ANNAPOLIS, Md. — Jarrod Warren Ramos, the suspect charged in the deaths of five employees mowed down during the shooting rampage at the Capital Gazette newspaper, barricaded one of two entrances to the newsroom to prevent employees from eluding his gunfire, a prosecutor said Friday.
Anne Arundel County State’s Attorney Wes Adams told reporters at a news conference following a bail hearing here that Ramos, 38, who was denied bail, had barricaded the back door of the newsroom while he “executed a series of attacks… hunting down and shooting innocent victims.”
“There were two entrances to the offices in which this attack occurred. The rear door was barricaded,” Adams said. “Mr. Ramos, as I told the judge, entered through the front door and worked his way through the office, where he was shooting victims. There was one victim who had attempted to escape through the back door and was shot.”
Read the charging docs here:
Anne Arundel County District Court Judge Thomas Pryal ordered Ramos held without bail on five counts of first-degree murder.
Pryal told Ramos, who appeared via video from the Jennifer Road Detention Center, “There is a certain likelihood you are a danger.”
Ramos did not speak and showed no emotion, staring into the camera and occasionally blinking.
Adams said the case would proceed to a preliminary hearing or a grand jury.
Judge Pryal denied requests from public defender William Davis, who represented Ramos, not to hold the bail hearing and to impose a gag order in the case.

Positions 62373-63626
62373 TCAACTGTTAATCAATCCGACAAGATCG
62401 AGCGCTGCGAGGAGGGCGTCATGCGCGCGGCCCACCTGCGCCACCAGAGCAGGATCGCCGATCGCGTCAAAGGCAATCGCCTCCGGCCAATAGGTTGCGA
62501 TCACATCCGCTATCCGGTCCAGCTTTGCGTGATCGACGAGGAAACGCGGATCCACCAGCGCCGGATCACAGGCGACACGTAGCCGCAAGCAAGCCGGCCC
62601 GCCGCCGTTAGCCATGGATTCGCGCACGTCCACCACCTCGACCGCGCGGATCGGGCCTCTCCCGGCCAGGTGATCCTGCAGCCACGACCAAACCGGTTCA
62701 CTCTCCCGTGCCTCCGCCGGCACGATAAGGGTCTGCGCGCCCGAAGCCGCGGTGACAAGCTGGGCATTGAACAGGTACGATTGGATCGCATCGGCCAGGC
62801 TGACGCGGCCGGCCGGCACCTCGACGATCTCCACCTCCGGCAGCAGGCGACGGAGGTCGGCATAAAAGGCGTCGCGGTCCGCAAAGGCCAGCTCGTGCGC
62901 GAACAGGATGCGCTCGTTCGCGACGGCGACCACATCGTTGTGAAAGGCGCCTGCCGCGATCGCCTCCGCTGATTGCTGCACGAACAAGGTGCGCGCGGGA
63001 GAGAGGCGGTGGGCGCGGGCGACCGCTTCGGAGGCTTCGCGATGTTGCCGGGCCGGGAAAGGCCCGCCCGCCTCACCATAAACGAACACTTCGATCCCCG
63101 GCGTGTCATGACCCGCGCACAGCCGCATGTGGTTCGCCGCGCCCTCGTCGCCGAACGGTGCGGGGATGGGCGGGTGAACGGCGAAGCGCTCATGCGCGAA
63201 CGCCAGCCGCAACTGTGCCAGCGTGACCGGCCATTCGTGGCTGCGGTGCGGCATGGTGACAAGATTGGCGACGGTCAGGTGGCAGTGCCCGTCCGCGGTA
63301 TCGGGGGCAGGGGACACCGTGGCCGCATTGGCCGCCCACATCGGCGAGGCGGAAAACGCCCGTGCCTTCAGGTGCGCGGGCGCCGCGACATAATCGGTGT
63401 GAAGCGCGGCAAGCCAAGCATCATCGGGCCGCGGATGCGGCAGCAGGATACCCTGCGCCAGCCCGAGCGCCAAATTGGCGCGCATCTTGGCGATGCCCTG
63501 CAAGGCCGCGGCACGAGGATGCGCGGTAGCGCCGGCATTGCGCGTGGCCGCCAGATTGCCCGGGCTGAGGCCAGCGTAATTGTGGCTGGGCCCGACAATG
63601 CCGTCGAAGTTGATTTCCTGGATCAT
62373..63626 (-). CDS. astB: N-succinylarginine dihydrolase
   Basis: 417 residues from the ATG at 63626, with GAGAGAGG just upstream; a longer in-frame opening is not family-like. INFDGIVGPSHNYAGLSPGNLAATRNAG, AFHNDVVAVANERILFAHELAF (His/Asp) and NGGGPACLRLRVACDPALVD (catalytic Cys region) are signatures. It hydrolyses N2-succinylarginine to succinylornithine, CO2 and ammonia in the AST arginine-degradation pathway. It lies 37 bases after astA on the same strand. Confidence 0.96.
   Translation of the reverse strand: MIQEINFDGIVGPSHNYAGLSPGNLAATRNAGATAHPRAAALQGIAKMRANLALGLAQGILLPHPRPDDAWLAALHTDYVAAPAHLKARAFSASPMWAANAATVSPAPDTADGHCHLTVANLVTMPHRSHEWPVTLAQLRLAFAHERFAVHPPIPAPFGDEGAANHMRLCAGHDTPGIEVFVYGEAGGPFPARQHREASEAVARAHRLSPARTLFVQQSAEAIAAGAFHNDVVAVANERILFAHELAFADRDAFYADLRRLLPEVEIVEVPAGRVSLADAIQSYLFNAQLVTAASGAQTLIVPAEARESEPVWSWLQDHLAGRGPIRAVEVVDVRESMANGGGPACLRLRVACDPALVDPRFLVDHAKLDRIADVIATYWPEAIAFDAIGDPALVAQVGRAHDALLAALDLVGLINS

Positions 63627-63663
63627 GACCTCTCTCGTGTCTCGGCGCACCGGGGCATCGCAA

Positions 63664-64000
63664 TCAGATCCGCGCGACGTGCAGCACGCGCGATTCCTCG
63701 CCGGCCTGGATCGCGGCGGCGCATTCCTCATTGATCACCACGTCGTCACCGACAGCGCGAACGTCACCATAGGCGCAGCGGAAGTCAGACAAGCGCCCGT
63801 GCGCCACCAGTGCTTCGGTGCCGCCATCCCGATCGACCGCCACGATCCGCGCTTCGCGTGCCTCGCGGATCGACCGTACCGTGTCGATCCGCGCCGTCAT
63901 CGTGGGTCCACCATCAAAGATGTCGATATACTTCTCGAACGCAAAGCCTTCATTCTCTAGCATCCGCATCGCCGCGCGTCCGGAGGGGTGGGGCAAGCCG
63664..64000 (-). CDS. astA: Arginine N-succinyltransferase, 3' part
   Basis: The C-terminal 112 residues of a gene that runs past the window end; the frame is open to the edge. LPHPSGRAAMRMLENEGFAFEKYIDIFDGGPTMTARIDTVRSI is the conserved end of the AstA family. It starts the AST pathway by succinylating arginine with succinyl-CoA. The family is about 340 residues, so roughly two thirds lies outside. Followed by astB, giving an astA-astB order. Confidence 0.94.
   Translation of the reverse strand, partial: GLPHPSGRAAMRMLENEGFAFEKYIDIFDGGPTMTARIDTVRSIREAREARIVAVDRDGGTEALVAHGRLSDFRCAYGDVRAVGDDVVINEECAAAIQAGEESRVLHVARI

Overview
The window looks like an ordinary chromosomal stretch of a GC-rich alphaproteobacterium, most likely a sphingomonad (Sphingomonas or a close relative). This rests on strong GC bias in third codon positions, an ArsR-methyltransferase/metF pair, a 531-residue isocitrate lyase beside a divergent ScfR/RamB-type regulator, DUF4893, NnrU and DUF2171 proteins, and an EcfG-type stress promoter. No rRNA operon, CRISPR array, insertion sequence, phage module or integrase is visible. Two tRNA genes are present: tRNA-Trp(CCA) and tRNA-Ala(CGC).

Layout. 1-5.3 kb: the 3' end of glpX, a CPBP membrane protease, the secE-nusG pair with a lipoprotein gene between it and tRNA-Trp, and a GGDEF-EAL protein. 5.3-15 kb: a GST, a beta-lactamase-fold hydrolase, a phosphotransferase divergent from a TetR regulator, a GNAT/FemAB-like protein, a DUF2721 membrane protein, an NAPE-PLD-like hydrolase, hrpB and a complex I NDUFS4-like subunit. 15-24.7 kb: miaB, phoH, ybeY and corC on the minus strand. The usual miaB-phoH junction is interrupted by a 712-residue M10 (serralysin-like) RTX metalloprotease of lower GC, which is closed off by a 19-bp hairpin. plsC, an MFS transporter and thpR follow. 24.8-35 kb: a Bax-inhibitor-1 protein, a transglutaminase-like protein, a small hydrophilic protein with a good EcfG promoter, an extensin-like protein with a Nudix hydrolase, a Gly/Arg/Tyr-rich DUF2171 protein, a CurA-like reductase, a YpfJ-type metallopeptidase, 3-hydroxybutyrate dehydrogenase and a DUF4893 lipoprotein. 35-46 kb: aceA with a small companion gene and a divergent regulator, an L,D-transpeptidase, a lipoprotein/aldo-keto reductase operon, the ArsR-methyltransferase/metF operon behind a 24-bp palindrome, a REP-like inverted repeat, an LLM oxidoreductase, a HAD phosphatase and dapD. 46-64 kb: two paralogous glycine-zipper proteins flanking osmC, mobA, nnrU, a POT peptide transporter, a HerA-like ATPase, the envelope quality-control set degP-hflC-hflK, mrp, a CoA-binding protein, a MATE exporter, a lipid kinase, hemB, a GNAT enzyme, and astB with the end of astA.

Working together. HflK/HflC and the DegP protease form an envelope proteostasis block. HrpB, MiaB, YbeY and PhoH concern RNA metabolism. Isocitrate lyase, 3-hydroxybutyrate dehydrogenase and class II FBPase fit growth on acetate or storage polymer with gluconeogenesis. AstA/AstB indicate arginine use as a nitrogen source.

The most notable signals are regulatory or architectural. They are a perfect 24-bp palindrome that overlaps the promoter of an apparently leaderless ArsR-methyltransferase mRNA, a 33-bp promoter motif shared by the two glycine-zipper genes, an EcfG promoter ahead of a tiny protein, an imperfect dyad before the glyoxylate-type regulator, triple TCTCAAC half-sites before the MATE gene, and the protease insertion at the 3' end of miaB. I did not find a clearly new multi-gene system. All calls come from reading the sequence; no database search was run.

Charging documents allege Ramos fired a long-arm shotgun to blast through the doors of the Capital Gazette, then opened fire on staffers. The then hid under a desk until police arrested him, the charging documents state.
Killed were Rob Hiaasen, 59, an editor and columnist; John McNamara, 56, a sports writer; Gerald Fischman, 61, the paper’s editorial page editor; Wendi Winters, 65, a community columnist and special publications editor; and Rebecca Smith, 34, a sales assistant.
TMN first reported Thursday Ramos’ long-running feud with the newspaper. He had filed a defamation lawsuit against the Capital Gazette in 2012 over a 2011 column that reported he had harassed a high school acquaintance on social media. The case was thrown out but Ramos appealed to the Maryland Court of Special Appeals and the Court of Appeals and lost in both courts.
In the harassment case, Ramos pleaded guilty to a misdemeanor harassment charge.
His Twitter account bio reads:
“Dear reader: I created this page to defend myself. Now I’m suing the shit out of half of AA County and making corpses of corrupt careers and corporate entities.”
The account had long been dormant, until Ramos tweeted just moments before Thursday’s shootings, addressing Maryland Court of Special Appeals Judge Charles E. Moyland Jr.:
“F… you, leave me alone